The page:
Church of England votes in favor of blessing same-sex couples
The Church of England will offer blessings for same-sex couples following a historic vote by its governing body on Thursday.
However, its stance on gay marriage will remain unchanged, and same-sex couples will also not be allowed to marry in church.
Following eight hours of debate across two days, the Church's national assembly, the General Synod, voted 250 by 181 to back a proposal put forward by bishops following years of heated debates over sexuality.
The motion, in essence, would allow gay couples in civil marriages to go to Anglican churches for services including "prayers of dedication, thanksgiving and God's blessing," the BBC reported.
The synod also said that the church would apologize for the harm it caused to the LGBTQ+ community, and that it would allow a review of a ban on clergy entering same-sex civil marriages, in addition to a celibacy rule for clergy in same-sex relationships.
The Bishop of London, Sarah Mullally, who led the debate and chairs the group which oversaw the development of the proposals, said that the next few months will be spent preparing "new pastoral guidance for the Church on matters of sexuality and marriage."
"We will also refine the texts of Prayers of Love and Faith," she added.
The plans, which were suggested by bishops last month, have been criticized by some for going too far, while others say it does not do enough for the LGBTQ+ community.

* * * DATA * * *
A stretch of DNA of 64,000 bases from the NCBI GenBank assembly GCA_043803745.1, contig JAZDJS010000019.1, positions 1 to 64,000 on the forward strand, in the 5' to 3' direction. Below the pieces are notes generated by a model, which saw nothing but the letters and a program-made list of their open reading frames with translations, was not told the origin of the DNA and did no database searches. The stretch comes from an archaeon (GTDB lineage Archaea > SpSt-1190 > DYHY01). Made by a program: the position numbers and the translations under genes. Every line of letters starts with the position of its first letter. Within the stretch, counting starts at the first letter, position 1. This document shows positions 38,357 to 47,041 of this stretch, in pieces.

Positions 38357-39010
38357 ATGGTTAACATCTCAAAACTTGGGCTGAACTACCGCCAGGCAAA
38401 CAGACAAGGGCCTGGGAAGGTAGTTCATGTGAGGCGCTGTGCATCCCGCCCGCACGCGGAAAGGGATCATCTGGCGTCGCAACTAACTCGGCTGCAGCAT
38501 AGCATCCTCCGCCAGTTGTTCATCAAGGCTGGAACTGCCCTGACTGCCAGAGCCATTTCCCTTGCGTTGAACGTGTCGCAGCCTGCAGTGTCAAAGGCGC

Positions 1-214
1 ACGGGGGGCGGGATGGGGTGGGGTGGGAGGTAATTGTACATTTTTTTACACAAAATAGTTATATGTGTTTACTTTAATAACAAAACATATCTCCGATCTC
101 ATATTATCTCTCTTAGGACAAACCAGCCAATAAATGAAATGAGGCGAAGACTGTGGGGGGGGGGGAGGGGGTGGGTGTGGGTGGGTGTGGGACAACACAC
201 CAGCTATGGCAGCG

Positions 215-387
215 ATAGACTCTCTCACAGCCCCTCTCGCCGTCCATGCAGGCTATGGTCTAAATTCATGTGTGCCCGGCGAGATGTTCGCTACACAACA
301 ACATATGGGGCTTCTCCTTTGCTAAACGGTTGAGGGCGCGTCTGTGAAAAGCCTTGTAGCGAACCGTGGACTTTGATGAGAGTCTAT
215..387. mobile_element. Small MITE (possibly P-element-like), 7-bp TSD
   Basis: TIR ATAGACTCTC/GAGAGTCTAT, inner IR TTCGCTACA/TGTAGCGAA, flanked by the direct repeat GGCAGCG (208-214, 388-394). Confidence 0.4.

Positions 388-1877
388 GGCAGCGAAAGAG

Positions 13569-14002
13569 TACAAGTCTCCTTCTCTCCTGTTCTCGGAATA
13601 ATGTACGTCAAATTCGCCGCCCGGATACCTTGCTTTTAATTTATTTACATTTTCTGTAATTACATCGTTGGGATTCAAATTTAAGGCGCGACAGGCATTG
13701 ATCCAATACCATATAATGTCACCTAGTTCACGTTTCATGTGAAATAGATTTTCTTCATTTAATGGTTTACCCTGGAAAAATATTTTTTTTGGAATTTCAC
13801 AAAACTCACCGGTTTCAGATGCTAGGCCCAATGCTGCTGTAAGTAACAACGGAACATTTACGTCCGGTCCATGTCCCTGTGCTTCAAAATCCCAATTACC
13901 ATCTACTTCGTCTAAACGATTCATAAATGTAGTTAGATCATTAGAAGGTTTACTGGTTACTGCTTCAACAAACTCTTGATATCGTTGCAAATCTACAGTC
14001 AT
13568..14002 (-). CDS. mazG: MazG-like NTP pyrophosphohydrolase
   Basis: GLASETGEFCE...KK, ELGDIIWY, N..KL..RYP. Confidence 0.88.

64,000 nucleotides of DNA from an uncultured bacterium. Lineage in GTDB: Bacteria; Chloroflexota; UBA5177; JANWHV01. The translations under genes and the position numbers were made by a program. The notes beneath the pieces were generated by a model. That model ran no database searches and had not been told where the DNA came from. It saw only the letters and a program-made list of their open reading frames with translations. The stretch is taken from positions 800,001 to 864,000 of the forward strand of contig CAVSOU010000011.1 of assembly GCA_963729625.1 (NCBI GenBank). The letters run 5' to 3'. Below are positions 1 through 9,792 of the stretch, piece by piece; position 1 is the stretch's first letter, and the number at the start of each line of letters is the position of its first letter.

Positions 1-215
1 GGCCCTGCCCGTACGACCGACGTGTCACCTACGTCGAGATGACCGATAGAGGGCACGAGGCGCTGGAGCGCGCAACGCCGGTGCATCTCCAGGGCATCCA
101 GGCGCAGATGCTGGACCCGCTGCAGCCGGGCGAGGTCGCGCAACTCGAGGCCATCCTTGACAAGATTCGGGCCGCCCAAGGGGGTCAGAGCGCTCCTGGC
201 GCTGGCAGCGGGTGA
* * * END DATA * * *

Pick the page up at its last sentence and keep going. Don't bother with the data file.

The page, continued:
According to the Archbishop of York, Stephen Cottrell, priests have the option to bless gay couples, but don't necessarily need to.
"No one has to offer these services and no one will be disadvantaged if they don't," he told the Synod.
Some members of the Church of England have taken more liberal positions with interpretations of Anglicanism.
Earlier this week, the church said it would explore using gender neutral pronouns when referring to God, but has no immediate plans to change their services.
A YouGov poll of Anglican priests conducted in 2014 found that around 2% of respondents didn't believe in God. Around 16% found the existence of God to be unclear.
The View From The Vatican
In 2021, the Vatican said the Roman Catholic Church cannot bless same-sex marriages, irrespective of how positive the couple's relationship is. The Vatican stated at the time that God "does not and cannot bless sin."
In a recent interview with the Associated Press, Pope Francis said that "being homosexual isn’t a crime," adding that God loves all his children as they are.
The pope, however, referred to the issue as a "sin" and acknowledged that some Catholic bishops in other parts of the world support laws that criminalized homosexuality, saying that it was a result of differing cultural attitudes. However he said change was needed, and bishops should do more to welcome members of the LGBTQ+ community into the church.
Laws prohibiting homosexuality within the Catholic Church are most common in Africa and the Middle East, where laws from the colonial era have continued to be upheld.
Some Catholic bishops say that criminalizing homosexuality is consistent with Vatican teachings which describe it as "intrinsically disordered."